always go in there and find a friend and a comrade. Get a few drinks into you and then meet the ladies after work and plough on half way through the night and the poor girls had to get up and go to work next morning. Personally I used to sleep in and my mother looked after me and get me breakfast then I’d get showered and dressed and go to town.
Now with your reunion with Dinky did you feel that you were getting closer to her at this stage, you mentioned…
Well that is something that I really can’t remember. It I think it was a case of I was very happy to be with her to be back again you know. But then also there was also the underlying fact thought that we are going away again. You know how long were we going to be here? In actual fact,
our division, we went to war three times. We went to war in the Middle East, we came back and went to North Queensland, we went to war at New Guinea, we came back to Australia, went to North Queensland again and then went away again to Borneo. So we actually went away three times, which was a bit of a, how will I put it, it was a not so much worrying, I ‘spose there was a worrying there to it in one’s mind
but it was something you knew it was going to happen so you made the best of the time that you had with your loved ones.
part of the division that was in the New South Wales Sydney area through the city of Sydney which went from the railway, Central Railway, down Elizabeth Street left into Martin Place, down past the Cenotaph, back up George street and then up on a train. I think we went back to Wallgrove. But then
I’m not sure; I can’t remember the dates of this but some stage in that time there was a wharf strike on the city wharf, wharf areas. And we as transport drivers, they thought we were pretty good with equipment, machinery and so on so they called for volunteers for the wharves. We were supposed to be working the winches and that sort of thing. But we finished up just as, the ones that
volunteered, and we were there for about 5 weeks. And we worked that wharf, was loading ships and unloading ships and so on and so on because at that stage the wharf labourers wouldn’t load any ships going to the war you know any ammunition or anything like that. And they weren’t very happy with us being put into that job.
Newcastle to Sydney, big heavy plates. We loaded unloaded lead ingots from Port Pirie back through to Sydney and we unloaded them. My particular group we were down at the bottom end of King Street in Darling Harbour and that’s where we worked at all the time and we had all sorts of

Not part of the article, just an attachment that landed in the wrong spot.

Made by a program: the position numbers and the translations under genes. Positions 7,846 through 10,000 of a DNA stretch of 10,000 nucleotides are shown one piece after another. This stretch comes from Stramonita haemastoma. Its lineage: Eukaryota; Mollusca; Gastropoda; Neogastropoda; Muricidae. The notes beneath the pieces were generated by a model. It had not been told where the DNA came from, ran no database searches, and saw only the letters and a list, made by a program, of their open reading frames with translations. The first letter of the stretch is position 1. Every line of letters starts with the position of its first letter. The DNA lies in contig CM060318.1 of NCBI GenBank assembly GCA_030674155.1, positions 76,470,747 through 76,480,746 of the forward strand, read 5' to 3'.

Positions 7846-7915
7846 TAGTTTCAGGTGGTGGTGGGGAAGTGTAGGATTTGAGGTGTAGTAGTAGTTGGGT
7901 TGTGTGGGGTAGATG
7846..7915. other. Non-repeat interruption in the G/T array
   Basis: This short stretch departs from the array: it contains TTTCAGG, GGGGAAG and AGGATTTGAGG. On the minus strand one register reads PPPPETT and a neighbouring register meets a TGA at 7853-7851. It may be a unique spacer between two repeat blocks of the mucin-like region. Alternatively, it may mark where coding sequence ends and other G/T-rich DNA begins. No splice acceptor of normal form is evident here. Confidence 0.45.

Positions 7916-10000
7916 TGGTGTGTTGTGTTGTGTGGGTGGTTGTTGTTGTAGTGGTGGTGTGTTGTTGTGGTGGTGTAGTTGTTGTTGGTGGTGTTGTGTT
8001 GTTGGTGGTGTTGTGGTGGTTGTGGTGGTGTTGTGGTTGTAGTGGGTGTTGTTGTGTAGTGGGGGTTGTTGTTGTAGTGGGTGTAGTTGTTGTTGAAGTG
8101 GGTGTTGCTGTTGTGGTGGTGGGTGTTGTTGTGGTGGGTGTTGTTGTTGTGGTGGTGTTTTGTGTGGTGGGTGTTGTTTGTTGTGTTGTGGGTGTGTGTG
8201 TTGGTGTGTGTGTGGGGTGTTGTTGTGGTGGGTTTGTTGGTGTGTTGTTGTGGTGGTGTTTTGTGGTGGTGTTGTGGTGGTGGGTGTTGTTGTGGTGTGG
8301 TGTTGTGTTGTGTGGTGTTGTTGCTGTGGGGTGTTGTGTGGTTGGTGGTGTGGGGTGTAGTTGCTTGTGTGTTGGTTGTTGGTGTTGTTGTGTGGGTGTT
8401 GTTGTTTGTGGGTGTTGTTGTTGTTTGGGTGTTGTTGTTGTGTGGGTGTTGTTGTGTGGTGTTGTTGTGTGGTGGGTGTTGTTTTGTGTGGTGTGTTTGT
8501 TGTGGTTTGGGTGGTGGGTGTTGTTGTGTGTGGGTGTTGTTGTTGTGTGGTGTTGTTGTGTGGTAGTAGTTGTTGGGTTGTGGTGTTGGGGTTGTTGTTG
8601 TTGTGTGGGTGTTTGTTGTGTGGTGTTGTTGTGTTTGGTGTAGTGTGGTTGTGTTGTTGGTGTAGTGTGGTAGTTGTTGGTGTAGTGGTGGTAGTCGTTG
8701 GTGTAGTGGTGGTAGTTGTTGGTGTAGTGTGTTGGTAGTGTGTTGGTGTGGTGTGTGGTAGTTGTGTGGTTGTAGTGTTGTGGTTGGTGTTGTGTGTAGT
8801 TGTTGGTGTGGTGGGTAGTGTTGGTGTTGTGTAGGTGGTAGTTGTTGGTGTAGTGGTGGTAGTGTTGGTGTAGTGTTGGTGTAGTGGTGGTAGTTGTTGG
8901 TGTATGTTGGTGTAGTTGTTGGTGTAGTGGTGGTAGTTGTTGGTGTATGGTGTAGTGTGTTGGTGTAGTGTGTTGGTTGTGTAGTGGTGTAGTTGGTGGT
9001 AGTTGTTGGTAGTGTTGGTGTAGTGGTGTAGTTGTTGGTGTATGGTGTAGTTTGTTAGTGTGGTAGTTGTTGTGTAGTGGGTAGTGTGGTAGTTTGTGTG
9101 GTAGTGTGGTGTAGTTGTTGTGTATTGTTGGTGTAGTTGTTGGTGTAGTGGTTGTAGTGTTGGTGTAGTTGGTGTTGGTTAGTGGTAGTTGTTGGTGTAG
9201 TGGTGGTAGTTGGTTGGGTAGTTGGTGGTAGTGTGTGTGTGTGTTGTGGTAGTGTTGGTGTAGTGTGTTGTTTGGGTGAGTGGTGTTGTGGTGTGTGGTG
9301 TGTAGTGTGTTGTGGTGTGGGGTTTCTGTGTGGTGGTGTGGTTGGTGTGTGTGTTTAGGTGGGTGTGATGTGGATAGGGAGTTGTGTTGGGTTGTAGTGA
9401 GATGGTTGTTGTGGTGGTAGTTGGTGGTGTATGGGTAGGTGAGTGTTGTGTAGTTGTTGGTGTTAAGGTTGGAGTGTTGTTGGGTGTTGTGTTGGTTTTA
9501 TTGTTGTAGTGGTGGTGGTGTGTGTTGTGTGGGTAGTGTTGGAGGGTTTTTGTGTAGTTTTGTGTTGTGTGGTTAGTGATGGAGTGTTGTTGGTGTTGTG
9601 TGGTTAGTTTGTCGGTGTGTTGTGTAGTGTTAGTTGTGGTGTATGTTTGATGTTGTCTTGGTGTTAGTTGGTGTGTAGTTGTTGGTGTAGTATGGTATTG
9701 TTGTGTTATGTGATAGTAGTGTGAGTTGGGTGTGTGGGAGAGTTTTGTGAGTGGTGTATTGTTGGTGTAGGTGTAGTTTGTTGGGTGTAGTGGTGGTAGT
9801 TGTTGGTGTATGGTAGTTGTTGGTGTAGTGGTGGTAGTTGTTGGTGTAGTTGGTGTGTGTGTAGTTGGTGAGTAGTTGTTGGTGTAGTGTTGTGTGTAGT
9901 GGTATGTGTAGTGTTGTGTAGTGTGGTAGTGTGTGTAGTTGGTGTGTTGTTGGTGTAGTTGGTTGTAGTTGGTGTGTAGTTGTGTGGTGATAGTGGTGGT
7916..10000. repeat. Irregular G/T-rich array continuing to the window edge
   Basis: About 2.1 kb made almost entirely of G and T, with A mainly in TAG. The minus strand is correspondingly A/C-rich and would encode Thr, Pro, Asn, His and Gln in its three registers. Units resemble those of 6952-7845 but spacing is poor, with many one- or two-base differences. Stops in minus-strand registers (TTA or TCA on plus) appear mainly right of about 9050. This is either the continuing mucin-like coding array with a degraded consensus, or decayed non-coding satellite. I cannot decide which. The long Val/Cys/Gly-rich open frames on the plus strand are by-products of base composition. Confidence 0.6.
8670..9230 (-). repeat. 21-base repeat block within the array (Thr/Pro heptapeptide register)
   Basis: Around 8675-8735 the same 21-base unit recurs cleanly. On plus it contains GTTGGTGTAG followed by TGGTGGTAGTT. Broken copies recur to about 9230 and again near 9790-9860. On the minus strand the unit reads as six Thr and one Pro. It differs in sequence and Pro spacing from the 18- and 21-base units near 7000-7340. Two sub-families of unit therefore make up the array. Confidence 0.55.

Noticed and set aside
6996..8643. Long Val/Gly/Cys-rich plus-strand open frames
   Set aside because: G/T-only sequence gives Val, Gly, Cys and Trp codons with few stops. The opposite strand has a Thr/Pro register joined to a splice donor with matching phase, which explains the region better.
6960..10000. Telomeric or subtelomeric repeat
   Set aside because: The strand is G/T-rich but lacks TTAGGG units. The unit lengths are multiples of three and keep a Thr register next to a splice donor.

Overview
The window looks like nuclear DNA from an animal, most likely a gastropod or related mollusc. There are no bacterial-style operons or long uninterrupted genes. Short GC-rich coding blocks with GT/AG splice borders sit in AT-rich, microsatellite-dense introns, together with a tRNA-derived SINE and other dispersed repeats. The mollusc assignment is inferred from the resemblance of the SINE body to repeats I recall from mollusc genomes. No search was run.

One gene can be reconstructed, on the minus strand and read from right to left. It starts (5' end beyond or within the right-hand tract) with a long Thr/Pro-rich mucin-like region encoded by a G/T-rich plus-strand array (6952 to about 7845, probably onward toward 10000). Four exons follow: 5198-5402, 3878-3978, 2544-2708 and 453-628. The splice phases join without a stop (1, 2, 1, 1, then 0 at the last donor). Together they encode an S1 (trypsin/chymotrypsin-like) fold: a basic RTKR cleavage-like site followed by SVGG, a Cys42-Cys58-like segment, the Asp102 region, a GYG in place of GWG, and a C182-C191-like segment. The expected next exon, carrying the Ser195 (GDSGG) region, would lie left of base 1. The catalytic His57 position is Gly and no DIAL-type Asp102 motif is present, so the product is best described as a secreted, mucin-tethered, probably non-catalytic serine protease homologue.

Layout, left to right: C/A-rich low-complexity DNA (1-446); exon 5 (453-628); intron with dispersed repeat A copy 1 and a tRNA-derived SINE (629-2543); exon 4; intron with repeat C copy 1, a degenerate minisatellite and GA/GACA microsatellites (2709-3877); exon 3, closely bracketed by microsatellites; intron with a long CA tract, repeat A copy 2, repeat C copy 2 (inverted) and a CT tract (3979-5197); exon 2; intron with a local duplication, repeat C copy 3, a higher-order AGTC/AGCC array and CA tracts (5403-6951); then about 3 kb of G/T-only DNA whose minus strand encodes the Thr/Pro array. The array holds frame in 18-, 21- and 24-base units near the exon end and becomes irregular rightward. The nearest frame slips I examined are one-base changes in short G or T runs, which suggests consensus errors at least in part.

general cargo. At another stage we unloaded bags of oats onto a, most of the stuff we unloaded went onto the wharf and then there was stevedores working there and they organised it from there. But this particular ship came in and it had thousands and thousands of bags of oats on it, three and a half bushel bags you know and we unloaded them onto the flat-top
barge beside. Lunch time came and there was about a thousand bags on it and we went away. Usually we used to cross the road to a hotel or a little café to have something to eat and when we got back the barge had sprung a leak in one corner and as it filled up with water in one corner it just flipped over like that and our thousand bags went into the harbour. So we did a lot of work for no result but
that was alright we were quite happy and have a lot of fun. You can make fun out of anything especially when you are young and you can have a few beers on the way sort of thing it’s a something that you just accept, you’ve got to do it so make the best of it.
train from oh I can’t remember the name of the station, I’m not sure where it was. But anyway we got on this train and it took three and a half days to get to Cairns, on the way, we reckoned the train had square wheels anyway because it rattled along and we played cards all the way,
pontoon, we played pontoon all the way. And that was a sort of an on-going game. If you got a bit tired you stood up, went away and someone would take your seat, that was alright. But we were we were fed by the, not by the army but by the Country Women’s Association and at every big station where there was the facilities necessary they used to give us a meal. Mostly stew of course, which was the usual,
but it was the easiest one to manufacture in that situation and we used to stop every now and again and we ‘d look out and watch the fields going past, it was a very, quite a boring trip but, and it took so long and we never got out of our clothes. You could lie on the floor and have a sleep, or somebody would sleep up in the luggage racks and